US Endemism and Biodiversity Hotspots
To qualify as a biodiversity “hot spot” a region must have both a high proportion of endemic species and have lost a significant amount of its habitat or populations. There are 34 hotspots worldwide where 75% of the planet’s most threatened mammals, birds, and amphibians survive within habitat covering just 2.3% of the Earth’s surface (roughly equivalent to the combined areas of the five largest US states).
In terms of biodiversity in the U.S., California and Texas both have by far the highest number of species, and parts of California are considered a global hotspot.
Tracking Biodiversity and Endemic Species
In 1974, The Nature Conservancy helped establish the first state natural heritage program and over the next two decades, with the help of many public and private partners, built a network of programs that collects and manages data about the status and distribution of species and ecosystems of conservation concern. NatureServe is the organization that consolidates this data and makes it available on the internet. All 50 state Natural Heritage Programs plus Conservation Data Centers provide data collected from throughout the United States, Canada, Latin America and the Caribbean.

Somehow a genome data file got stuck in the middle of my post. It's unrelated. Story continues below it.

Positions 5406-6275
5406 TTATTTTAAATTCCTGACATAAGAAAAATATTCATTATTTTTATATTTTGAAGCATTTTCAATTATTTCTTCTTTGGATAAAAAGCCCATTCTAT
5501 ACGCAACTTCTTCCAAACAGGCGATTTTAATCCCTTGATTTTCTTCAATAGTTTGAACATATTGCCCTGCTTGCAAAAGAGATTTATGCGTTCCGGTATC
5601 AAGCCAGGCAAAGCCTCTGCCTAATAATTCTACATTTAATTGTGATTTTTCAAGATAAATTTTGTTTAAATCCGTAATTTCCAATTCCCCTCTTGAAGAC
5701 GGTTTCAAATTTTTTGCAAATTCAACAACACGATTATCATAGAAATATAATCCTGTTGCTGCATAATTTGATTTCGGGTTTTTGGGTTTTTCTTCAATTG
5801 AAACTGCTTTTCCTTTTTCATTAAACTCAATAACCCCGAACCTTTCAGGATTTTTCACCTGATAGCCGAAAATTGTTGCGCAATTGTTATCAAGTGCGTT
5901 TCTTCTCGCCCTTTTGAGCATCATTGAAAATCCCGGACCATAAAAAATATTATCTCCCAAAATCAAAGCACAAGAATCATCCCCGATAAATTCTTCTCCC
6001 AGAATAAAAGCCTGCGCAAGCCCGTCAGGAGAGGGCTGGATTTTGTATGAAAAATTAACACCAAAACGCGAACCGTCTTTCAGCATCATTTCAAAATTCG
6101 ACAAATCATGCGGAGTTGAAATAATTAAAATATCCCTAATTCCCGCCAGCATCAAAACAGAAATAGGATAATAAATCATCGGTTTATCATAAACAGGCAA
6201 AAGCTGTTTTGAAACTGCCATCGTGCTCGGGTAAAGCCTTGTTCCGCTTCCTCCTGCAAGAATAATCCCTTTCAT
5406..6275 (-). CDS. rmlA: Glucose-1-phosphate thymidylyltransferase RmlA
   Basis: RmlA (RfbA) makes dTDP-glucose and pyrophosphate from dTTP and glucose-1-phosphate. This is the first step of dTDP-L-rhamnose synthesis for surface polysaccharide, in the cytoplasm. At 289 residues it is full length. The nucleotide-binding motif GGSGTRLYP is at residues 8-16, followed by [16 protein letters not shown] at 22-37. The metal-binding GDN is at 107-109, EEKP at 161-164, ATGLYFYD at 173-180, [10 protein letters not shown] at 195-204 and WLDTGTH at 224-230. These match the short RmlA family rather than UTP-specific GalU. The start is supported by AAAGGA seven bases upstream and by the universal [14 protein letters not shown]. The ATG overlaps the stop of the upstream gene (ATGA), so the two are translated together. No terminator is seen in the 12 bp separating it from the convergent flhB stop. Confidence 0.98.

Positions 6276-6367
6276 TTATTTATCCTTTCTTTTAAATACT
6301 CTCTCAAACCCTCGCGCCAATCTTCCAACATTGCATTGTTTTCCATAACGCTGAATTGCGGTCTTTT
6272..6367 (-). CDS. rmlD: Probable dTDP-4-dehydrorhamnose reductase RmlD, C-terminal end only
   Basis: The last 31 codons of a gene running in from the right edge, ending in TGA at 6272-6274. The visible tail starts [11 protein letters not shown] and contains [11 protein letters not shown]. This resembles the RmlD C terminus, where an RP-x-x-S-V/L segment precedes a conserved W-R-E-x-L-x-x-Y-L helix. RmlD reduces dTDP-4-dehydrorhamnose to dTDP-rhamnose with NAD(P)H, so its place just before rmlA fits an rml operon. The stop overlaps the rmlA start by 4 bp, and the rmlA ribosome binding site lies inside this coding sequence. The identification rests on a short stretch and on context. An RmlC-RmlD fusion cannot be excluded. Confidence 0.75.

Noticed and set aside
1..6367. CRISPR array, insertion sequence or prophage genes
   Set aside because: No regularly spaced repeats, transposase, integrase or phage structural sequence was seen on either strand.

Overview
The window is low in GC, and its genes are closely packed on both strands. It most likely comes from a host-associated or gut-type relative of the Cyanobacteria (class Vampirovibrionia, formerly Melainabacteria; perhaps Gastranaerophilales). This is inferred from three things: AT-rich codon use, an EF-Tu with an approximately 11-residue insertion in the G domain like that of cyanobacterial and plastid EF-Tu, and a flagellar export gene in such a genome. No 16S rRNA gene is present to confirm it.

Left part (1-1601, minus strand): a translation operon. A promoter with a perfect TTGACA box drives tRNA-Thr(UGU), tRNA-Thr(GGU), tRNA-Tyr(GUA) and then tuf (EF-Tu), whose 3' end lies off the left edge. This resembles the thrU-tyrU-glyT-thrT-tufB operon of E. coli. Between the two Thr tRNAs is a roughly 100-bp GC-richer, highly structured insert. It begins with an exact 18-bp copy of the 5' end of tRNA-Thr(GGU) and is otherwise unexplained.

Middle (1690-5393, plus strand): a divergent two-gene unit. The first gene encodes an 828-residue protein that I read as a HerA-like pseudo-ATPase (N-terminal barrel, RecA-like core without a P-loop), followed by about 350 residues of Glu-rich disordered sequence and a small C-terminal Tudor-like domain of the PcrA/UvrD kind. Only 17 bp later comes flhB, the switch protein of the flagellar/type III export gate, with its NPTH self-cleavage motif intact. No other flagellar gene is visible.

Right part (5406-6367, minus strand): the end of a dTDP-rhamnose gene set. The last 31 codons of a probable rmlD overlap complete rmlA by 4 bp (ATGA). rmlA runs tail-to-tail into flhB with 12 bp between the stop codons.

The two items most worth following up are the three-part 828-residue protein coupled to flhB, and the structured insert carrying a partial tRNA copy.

Natural heritage programs are the leading source of information on the precise locations and conditions of at-risk species and threatened ecosystems. Consistent standards for collecting and managing data allow information from different programs to be shared and combined regionally, nationally, and internationally. The NatureServe network represents more than 800 dedicated scientists with a collective annual budget of almost $50 million.